On Air Now

Upcoming Shows

Program Schedule »

Tune in to Listen

1440 AM Green Bay, WI

Weather

Current Conditions(Green Bay,WI 54303)

More Weather »
47° Feels Like: 44°
Wind: SE 6 mph Past 24 hrs - Precip: 0”
Current Radar for Zip

Tonight

Mostly Clear 31°

Tomorrow

Partly Cloudy 56°

Sat Night

Light Rain Late 47°

Alerts

  • 0 Severe Weather Alerts
  • 0 Cancellations

Telefonica reassures Italy over Telecom Italia's future

A Telecom Italia antenna booster is seen in northern Rome November 12, 2012.REUTERS/Alessandro Bianchi
A Telecom Italia antenna booster is seen in northern Rome November 12, 2012.REUTERS/Alessandro Bianchi

By Alberto Sisto

ROME (Reuters) - Telefonica Chairman Cesar Alierta has offered assurances to Italy over the future of Telecom Italia as his company tightens its grip on its Italian rival.

The Spanish telecoms group reached a deal last month to start a gradual takeover of Telco, the investment vehicle that controls Telecom Italia, prompting a backlash from some Italian politicians and trade unions concerned about national security, job losses and the pace of investment in technology.

But after a meeting with Italian Prime Minister Enrico Letta on Tuesday, Telefonica's Alierta told reporters: "Telecom Italia will remain an Italian company and Telefonica will ensure employment."

Alierta also said that his group would ensure continued investment in fiber-optics and fourth-generation mobile networks at Telecom Italia, which is battling with a debt burden of nearly 29 billion euros ($40 billion) and a deep recession in its domestic market.

Telco, owned by Telefonica and a consortium of three Italian financial groups, holds a 22.4 percent stake in Telecom Italia but effectively controls the company because it appoints the majority of its board members.

Telecom Italia's new chief executive Marco Patuano, appointed after the Telco deal was announced, is reviewing his company's strategy and will present a new business plan at a board meeting on November 7.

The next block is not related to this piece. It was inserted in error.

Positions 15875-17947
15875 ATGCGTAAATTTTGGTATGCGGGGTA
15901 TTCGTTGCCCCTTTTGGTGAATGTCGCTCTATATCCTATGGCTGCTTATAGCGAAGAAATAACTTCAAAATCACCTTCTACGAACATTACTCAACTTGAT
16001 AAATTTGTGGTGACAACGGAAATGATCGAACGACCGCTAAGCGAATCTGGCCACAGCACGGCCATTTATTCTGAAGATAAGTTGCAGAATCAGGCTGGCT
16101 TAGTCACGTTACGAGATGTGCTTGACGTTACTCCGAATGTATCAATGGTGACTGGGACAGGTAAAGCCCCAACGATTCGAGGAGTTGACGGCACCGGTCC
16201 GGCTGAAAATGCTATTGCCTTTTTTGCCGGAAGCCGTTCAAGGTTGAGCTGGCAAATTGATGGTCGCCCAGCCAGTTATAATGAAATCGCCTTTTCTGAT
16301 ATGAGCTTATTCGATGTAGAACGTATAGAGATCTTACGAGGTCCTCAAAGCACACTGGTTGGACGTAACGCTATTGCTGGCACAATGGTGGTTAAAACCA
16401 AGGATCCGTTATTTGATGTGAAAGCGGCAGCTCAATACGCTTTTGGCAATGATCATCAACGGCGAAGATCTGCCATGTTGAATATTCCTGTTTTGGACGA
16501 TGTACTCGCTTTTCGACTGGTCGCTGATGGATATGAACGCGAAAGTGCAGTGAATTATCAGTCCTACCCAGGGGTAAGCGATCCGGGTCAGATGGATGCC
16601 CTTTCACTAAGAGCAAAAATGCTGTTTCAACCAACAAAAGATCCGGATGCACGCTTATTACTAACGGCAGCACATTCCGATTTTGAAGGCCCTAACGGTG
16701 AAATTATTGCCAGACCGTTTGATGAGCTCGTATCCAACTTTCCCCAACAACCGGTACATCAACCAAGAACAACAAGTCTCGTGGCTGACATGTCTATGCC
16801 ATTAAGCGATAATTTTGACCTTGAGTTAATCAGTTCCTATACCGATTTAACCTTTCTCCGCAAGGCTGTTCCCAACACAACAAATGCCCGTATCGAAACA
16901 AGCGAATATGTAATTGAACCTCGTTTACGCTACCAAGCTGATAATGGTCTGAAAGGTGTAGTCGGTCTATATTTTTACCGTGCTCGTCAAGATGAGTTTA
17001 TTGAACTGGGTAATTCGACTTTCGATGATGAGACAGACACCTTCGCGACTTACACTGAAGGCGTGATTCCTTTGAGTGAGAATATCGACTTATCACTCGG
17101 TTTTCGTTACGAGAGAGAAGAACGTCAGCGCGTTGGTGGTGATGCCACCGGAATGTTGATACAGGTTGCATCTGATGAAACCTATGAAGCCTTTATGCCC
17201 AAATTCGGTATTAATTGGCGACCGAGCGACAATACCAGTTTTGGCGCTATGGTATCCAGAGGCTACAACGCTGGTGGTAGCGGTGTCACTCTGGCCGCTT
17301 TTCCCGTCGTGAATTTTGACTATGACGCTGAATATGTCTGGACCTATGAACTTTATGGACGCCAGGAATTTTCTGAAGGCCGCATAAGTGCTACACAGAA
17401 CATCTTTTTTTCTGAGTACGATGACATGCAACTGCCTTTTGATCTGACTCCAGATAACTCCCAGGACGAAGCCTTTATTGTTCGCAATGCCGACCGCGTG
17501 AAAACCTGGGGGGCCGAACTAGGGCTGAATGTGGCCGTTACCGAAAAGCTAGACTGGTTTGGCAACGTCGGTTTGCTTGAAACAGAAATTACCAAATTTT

Earlier on Tuesday, Italy's Industry Minister Flavio Zanonato said that Italy aimed to safeguard the security of data travelling on Telecom Italia's fixed-line phone network and was not against foreign investments in Italy.

After the Telco deal was announced, Italy said it would extend its powers to veto strategic changes in the energy, transport and telecommunications sectors. It also said it would take steps to lower the threshold for obligatory takeover bids in a move that could complicate Telefonica's Italian ambitions.

However a government source said after the meeting between Letta and Alierta that Rome had no near-term plans to modify laws on company takeovers, reversing previous indications.

Alierta said that he and the Italian prime minister did not discuss new takeover limits or a plan to spin off Telecom Italia's fixed-line network, Italy's biggest telecoms infrastructure, which employs about 20,000 people.

MINORITY INVESTORS CONCERNED

Alierta's comments failed to reassure minority investors in Telecom Italia that have been left out by the Telco deal.

Italian businessman Marco Fossati, who owns 5 percent of Telecom Italia and is seeking to replace the company's current board, voiced concerns that increasing Telecom Italia's share price was not an objective pursued by Telefonica.

The issue is not "whether or not an Italian or a foreign group takes over management of the company but whether control is given to groups that are really concerned with increasing the value of Telecom Italia," he said in an email to Reuters.

Retail investors association Asati said on Tuesday Telefonica should launch a takeover bid on Telecom Italia or pursue a merger valuing the Italian company at more than 1.1 euros a share, a 50 percent plus premium to Friday's price.

Since its privatization in 1997, control of Telecom Italia has changed hands twice in heavily leveraged deals that have brought no benefits to minority shareholders.

Telecom Italia shares ended on Tuesday up 6.1 percent at 0.7195 euros.

($1 = 0.7262 euros)

(Additional reporting by Giselda Vagnoni, Stefano Rebaudo and Giancarlo Navach; Writing by Danilo Masoni; Editing by Anthony Barker)

Comments